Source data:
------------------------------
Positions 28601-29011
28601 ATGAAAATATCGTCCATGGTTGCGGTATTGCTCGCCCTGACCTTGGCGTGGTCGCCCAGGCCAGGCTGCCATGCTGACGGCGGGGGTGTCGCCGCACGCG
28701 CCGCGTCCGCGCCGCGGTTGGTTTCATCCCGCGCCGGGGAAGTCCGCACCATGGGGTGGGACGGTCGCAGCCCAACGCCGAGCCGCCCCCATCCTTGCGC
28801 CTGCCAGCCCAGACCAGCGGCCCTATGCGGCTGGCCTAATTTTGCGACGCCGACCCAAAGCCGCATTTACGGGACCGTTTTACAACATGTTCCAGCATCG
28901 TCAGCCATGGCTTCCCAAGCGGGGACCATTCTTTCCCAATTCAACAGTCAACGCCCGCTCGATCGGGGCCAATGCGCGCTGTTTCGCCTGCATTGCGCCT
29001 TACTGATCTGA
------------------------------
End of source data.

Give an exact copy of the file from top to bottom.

Positions 28601-29011
28601 ATGAAAATATCGTCCATGGTTGCGGTATTGCTCGCCCTGACCTTGGCGTGGTCGCCCAGGCCAGGCTGCCATGCTGACGGCGGGGGTGTCGCCGCACGCG
28701 CCGCGTCCGCGCCGCGGTTGGTTTCATCCCGCGCCGGGGAAGTCCGCACCATGGGGTGGGACGGTCGCAGCCCAACGCCGAGCCGCCCCCATCCTTGCGC
28801 CTGCCAGCCCAGACCAGCGGCCCTATGCGGCTGGCCTAATTTTGCGACGCCGACCCAAAGCCGCATTTACGGGACCGTTTTACAACATGTTCCAGCATCG
28901 TCAGCCATGGCTTCCCAAGCGGGGACCATTCTTTCCCAATTCAACAGTCAACGCCCGCTCGATCGGGGCCAATGCGCGCTGTTTCGCCTGCATTGCGCCT
29001 TACTGATCTGA